Standing On A Chair

Telling it like I see it…

Stories from the Chair: My One-legged Lover in Paris – Part Three

I won’t get into listing the thousand things I saw and did that second day in Paris.  Mostly because I just don’t remember shit anymore, it seems.  If only I could find that elusive journal. 

Here are a few of the things I’ve managed to retain, just in case you really want to know:

I learned that Notre Dame sits on a tiny island in the middle of the Seine, called Île Saint-Louis. 

I learned that the French eat very bizarre things, like brains, pancreas and blood sausage, and are known to drink wine with every meal, including breakfast!

I learned how cozy it felt to walk those ancient streets, winding and narrow, with dwellings and shops very close to the traffic, the sidewalks no wider than like a foot or so.

I spent hours among the many little Les Bouquinestes (book stalls) lining both banks of the Seine.  And yes, I had to look up that spelling.  You bet. 

I wandered spellbound through the Louvre in such awestruck wonder; my jaw was practically dragging across the polished marble floors.

And yes, I do remember the Mona Lisa.

I also remember that language was a real barrier.  I was picking up a few words here and there, but the French were often not eager to pander to my need for the use of English.  I got the feeling that as an American, I wasn’t well liked.  This was probably due to the many groupings of loud, stupid, rude and demanding American tourists who had preceded me, the likes of which I had witnessed myself in great embarrassment.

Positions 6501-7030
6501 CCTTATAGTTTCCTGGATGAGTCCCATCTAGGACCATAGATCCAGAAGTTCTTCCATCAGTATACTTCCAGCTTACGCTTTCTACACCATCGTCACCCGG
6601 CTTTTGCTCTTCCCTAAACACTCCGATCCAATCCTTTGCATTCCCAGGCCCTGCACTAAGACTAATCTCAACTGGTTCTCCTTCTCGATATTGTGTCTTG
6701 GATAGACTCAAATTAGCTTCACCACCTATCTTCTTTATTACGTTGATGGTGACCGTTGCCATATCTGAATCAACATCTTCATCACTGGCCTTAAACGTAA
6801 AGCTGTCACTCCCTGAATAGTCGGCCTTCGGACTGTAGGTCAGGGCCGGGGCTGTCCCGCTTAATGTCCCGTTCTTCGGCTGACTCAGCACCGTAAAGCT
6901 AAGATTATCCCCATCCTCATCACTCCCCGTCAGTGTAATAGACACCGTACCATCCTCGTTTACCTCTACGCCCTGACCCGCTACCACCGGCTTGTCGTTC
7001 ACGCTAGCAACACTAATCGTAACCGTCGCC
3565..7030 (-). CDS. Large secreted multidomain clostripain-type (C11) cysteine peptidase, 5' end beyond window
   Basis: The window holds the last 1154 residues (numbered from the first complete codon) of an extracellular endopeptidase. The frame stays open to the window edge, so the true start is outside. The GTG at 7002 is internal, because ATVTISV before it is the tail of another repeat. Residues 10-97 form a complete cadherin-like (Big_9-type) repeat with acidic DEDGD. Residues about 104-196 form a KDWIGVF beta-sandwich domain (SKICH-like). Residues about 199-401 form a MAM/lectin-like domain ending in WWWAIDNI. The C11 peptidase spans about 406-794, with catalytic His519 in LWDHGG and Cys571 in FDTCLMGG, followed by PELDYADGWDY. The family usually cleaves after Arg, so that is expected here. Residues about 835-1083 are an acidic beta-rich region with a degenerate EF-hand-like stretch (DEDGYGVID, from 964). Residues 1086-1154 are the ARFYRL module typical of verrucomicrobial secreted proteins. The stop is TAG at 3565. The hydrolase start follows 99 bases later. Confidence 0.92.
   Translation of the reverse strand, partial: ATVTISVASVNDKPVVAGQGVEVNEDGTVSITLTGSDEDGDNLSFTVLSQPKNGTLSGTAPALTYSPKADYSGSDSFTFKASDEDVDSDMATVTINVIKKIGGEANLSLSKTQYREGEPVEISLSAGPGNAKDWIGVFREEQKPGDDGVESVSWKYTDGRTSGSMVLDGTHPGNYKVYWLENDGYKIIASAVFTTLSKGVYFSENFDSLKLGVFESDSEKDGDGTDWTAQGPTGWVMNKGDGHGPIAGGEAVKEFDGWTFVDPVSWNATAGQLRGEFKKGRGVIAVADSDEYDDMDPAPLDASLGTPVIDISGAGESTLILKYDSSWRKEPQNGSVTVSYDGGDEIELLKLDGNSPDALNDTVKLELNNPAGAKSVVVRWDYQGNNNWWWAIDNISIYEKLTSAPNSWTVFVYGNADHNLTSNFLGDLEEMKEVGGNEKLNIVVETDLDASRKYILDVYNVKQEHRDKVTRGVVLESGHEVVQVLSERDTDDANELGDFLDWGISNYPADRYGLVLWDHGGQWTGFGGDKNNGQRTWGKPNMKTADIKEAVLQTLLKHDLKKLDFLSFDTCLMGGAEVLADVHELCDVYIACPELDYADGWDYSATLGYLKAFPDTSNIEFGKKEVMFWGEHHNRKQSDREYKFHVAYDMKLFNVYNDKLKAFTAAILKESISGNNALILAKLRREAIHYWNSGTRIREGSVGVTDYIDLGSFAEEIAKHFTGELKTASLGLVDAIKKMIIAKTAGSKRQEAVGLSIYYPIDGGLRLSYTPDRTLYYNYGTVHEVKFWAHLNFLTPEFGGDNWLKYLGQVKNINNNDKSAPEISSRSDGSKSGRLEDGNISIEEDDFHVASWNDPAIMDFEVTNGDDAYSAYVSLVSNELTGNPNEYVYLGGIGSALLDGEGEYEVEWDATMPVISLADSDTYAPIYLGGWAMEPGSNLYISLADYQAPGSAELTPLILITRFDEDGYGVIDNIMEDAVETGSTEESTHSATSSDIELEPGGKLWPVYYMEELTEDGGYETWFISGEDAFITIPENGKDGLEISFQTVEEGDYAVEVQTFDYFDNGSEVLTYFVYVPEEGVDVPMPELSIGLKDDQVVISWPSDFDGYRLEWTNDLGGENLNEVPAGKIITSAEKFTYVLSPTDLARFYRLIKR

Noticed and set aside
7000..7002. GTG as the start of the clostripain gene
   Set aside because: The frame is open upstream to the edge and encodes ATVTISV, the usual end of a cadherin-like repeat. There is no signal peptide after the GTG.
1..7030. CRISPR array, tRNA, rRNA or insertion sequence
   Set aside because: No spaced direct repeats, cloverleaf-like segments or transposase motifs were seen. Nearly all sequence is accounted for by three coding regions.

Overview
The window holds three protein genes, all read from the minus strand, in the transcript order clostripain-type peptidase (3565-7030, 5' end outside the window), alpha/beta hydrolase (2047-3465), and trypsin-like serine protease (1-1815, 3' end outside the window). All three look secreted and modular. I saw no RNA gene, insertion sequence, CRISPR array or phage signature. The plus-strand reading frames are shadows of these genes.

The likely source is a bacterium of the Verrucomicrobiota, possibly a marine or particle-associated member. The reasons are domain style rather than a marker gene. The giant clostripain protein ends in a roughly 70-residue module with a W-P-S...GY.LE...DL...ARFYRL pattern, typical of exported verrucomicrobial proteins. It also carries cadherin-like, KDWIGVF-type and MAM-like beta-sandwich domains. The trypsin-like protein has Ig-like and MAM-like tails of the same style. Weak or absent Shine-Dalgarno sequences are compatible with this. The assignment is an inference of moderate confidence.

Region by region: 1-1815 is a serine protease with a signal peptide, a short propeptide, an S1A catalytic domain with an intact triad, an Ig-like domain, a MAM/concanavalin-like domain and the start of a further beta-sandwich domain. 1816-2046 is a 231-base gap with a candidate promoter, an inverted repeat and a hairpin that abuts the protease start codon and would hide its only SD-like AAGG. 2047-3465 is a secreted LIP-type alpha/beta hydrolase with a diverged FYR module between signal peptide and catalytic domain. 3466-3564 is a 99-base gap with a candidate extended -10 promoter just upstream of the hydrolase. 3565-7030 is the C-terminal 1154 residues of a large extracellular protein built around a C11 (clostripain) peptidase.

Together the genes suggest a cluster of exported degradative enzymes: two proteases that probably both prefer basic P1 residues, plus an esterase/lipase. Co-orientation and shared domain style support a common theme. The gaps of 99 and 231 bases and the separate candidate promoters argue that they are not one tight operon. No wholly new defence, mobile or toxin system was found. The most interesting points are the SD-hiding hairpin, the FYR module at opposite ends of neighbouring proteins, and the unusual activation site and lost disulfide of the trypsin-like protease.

Finally, fatigued and aching, twilight found me at that same outdoor café I had been to the day before.  Only this time, I sat at a tiny table inside, and while drinking my café au lait, I must have put my head down on the table for just a quick rest, because the next thing I knew, I was awakened by laughter coming from the next table over.

“She’s drooling!” a man shouted.

“Passed out drunk?” said a young girl.

I jerked up straight in my chair and this group of people, all laughing and staring, exploded into applause.

I ended up joining them that night, after finally convincing them I wasn’t drunk, just really tired.  There were four guys, all from other countries, and one lone American girl, who I learned was just seventeen years old.  They were students at the Sorbonne, and spoke fluently in English. 

“Lang,” who was from China and spoke fluent English, folded me into their group with such gusto, that two hours later, they walked me to my “upscale” hotel, helped me gather my things, got me checked out, and in no time I was checked in at a decidedly “un” upscale place, but one where Lang worked part-time as a manager, and where the rest of them had rooms.

Quaint and shoddy, I thought my new home was fantastic.  Even the part where you had to share a bathroom down the hall.

Because these five young people felt so right to me. 

Because they felt safe.

And although these five young people would become my soul mates for the rest of my days in Paris, it turns out that even they could not, as no one ever could, protect me from myself.

I then fell fully clothed on top of old and tattered bed covers and slept for the next twenty-six hours.

Stay Tuned for Part Four

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April 10, 2012 - Posted by | Foreign Travel | , , , , , , , , , , ,

1 Comment »

  1. Ok, Jill, I need to find out about the one legged lover! Please tell us!

    Comment by Linda Wines Stokes | April 10, 2012 | Reply


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